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John McGrath

inducted 2021 Service

As a freckle-faced kid growing up on a dairy farm in Killarney, John McGrath had no idea that his life story would take him from selling tyres, to State politics, to transforming the national conversation around mental health.

Like many young boys of his generation, John, who is now in his 82nd year, left school at the end of Year 9 to help on the farm. His father, Jack, was unwell and John, as the only son, was a much-needed extra pair of hands. John remembers the Principal of CBC, Br Boylan, taking the time to personally visit his parents to try and find a way he could continue at school, but it was not possible. Jack McGrath later passed away while John was still in his teens.

Taking on responsibilities at an early age gave John a resilience to adapt to life and its many challenges – the greatest of which was yet to come. After leaving the family farm, John worked in a variety of jobs: first as a factory hand, then a truck driver, a station manager, a credit manager and a sales manager, before starting his own, very successful business in 1972 – a tyre business on Raglan Parade – which he sold in 1986 but which still operates today.

It was his experiences as a small business owner which prompted John to make a run at State politics to better represent “the little guy”. It was thought he had little hope in what was a solid Liberal seat. He ran in 1983 as a National Party candidate and lost on preferences. A second run in 1985 resulted in a shock victory for John. Such was his popularity, John was elected again in 1988, 1992 and again in 1996, before he retired unbeaten in 1999.

As an MP, John was the Nationals spokesman for Housing, then Transport and Labour, and was also the Party Whip. He was appointed Deputy Speaker in 1992 and was Chairman of Committees until his retirement from politics in 1999.

During this period, John also faced his greatest personal challenge. One of his five children, Shane, suffered from mental health issues at a time when mental illness was a source of shame and rarely talked about in the community.

Shane had battled depression and schizophrenia for 10 years, but despite the best efforts of his family and GP to find effective treatment, there was little ongoing support. Shane took his own life in 1993.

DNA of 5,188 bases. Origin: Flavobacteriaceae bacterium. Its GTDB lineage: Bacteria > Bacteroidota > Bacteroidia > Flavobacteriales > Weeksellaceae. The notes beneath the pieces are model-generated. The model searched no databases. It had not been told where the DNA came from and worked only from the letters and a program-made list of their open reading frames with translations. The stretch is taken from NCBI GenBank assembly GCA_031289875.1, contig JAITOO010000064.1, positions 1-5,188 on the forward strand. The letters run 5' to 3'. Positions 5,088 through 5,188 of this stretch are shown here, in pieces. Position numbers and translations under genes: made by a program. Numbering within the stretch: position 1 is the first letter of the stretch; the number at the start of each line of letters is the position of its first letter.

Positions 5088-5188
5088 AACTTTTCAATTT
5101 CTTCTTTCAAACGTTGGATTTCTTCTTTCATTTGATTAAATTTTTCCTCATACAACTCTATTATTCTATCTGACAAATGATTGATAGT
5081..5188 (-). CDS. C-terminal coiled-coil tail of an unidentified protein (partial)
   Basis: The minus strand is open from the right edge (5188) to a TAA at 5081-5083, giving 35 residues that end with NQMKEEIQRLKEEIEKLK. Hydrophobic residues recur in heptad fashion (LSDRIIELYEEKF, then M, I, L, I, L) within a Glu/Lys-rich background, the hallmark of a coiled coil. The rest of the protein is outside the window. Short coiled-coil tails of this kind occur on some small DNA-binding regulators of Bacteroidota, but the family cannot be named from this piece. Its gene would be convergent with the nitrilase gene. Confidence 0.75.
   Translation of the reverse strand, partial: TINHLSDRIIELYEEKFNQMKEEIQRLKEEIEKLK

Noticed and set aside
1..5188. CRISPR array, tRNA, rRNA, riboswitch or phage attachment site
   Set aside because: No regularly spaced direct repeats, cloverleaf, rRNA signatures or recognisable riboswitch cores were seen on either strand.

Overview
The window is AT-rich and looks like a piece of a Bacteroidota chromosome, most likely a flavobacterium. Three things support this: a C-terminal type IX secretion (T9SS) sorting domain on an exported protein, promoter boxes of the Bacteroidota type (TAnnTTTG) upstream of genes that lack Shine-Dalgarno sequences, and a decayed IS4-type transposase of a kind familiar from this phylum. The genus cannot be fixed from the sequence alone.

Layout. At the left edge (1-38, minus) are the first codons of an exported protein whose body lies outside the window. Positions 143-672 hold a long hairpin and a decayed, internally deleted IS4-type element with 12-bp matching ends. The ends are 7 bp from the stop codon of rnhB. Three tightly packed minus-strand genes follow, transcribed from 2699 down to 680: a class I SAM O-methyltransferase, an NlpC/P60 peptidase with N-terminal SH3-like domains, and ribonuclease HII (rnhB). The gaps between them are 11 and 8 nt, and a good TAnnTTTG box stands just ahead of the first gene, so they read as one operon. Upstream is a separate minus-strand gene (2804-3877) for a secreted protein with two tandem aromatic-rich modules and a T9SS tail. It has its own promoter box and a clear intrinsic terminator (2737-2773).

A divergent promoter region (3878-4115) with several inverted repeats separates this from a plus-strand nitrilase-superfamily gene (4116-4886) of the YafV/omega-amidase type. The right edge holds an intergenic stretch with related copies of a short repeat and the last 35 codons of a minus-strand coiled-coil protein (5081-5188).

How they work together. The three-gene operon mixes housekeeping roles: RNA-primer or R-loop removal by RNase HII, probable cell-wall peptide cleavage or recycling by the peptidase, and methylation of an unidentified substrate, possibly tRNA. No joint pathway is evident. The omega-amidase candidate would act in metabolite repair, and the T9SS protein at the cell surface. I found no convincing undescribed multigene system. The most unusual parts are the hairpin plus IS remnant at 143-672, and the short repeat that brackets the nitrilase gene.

John remembers taking a phone call from then Victorian Premier Joan Kirner who said, “nothing prepares you for the loss of one of your children".

Those words stayed with him and John resolved to do whatever he could to advocate for people and families who were also battling mental health issues. Using his political contacts, he put together the first national advocacy group, Mental Health Australia, and was its first chairman.

In 2000, John was then recruited to be a founding director and deputy chair of Beyond Blue together with former Premier Jeff Kennett and former Labor MP Carolyn Hogg.

As John says, by removing the stigma of mental health, “Beyond Blue has changed the world”.

While John’s son Shane died never having received the services he should have, his eldest son Darren lives with a mental health condition but with the services that are now available he is, says John, a fully functioning, tax paying member of the community.

John went on to become a board member of Headspace, and the inaugural Chair of the Mental Health Professionals Network and remains an ambassador for Beyond Blue.

By 2008 John’s work in key roles with organisations such as beyondblue, Headspace, Crisis Support Services and The Mental Health Professionals Network – to name just a few – was recognised with a Member of the Order of Australia.

It’s an extraordinary legacy and one John accepts with humility, starting out as “a little skinny, freckle-nosed boy, running around the paddocks in Killarney”.

His message to students who are about to launch into the world is equally as grounded:

“Do your best, and just be kind to each other. If you do your best, then you’ll be at your best.”

An extraordinary legacy

John McGrath OAM

Inducted 2021